Do You Live in A Bubble?

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I read an interesting article on Bardiac that encouraged readers to take a quiz to see if their finances (and thus lifestyle) kept them in a bubble…away from mainstream American culture.  The lower higher your score was, the more in touch with the “real world” you were.

There’s tons of controversy surrounding the quiz.  People get angry when they see their scores.  Bardiac assumed it was because no one wants to be told they live in a bubble.  You don’t want to be told that you can’t empathize and that the way you vote is sometimes detrimental to the actual needs of your fellow Americans.  I’d argue that living in a bubble is great.  Yeah, there’s some things you’d like to maintain.  Like keeping in touch with reality.  And compassion for your fellow man on something more than a superficial level.  But aren’t there good things to be said about being sheltered?  One of the questions asked you if you ever had a job that caused you physical pain.  (It had to be something more than a summer or high school job.)  That’s something I’d like to avoid….for myself and my children.  The other is academic achievement.  What is so wrong with doing well?  Nothing.  And what’s so wrong about being brought up with parents who do well?  Nothing.  As long as they teach you compassion, and that the size of a paycheck a man brings home does not define his character.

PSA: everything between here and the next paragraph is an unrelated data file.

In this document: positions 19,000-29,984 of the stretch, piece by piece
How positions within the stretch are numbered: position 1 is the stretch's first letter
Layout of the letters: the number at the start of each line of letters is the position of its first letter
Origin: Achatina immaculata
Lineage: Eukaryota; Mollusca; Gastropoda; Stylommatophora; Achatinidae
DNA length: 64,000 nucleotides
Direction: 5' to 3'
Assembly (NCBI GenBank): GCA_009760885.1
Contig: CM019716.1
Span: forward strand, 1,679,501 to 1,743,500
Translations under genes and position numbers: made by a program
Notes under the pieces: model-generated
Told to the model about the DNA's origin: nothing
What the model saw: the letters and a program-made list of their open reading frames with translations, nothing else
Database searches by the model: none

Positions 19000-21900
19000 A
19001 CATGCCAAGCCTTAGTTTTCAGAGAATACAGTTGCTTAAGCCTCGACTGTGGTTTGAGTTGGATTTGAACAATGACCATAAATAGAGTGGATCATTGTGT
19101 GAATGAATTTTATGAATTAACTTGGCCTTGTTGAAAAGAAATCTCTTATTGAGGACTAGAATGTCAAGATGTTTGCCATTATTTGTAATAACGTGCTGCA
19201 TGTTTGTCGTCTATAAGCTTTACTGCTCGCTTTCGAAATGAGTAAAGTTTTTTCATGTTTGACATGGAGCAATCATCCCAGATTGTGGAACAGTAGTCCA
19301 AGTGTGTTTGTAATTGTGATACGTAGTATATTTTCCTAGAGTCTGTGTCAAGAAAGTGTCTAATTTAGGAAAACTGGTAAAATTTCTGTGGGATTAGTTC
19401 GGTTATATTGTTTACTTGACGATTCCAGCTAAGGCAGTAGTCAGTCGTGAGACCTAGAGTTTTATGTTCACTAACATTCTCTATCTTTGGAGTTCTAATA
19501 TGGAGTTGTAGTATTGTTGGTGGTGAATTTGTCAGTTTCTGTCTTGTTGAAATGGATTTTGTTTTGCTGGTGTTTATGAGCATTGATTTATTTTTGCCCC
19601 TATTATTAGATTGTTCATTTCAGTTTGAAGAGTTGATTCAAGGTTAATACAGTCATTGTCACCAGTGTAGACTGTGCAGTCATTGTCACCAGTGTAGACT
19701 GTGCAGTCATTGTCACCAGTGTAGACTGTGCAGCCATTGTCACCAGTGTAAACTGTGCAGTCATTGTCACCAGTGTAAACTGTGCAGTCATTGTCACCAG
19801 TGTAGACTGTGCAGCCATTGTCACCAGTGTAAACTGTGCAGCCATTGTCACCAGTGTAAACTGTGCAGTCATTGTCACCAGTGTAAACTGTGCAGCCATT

My Problems with the Quiz

  1. It self-admittedly only examines white America.  I still don’t understand why.  I guess in my own head we are all Americans, regardless of race.  But for demographic’s sake, or the racism of the quiz’s author itself, it’s only one sector that is examined.
  2. It assumes for upward mobility among the classes from generation to generation.  Given that the economy recently fell out from under everyone, including young professionals who would have just been starting their careers, I don’t understand why this assumption is made.
My score was 58.  Whatever that does or doesn’t mean.  What’s yours?

24 thoughts on “Do You Live in A Bubble?

  1. Michelle P

    I got 66 points. Very interesting. It says:

    “The higher your score, the thinner your bubble. The lower, the more insulated you might be from mainstream American culture. 48–99: A lifelong resident of a working-class neighborhood with average television and movie going habits. Typical: 77. “

  2. shopping2saving

    I got 29 points. I have no idea why that makes me more insulated from mainstream american culture. Totally biased, and not enough questions to even categorize people correctly. You’re right it does not count for race or gender or even age. There are so many flaws with this quiz that I won’t get into, but it’s pretty funny for people to get worked up about it when they should know that a 25 question quiz containing questions about whether you have a Christian friend or if you surround yourself with people who smoke would even be precise. Lame-o!

  3. femmefrugality

    I have no idea, Elle. I don’t even know if the guy who wrote it was in touch with mainstream, white, poor, American culture himself. Even after reading the article, I don’t really understand the purpose the quiz serves. But I’m glad you had fun, `shopping2saving. I did, too.

  4. nicoleandmaggie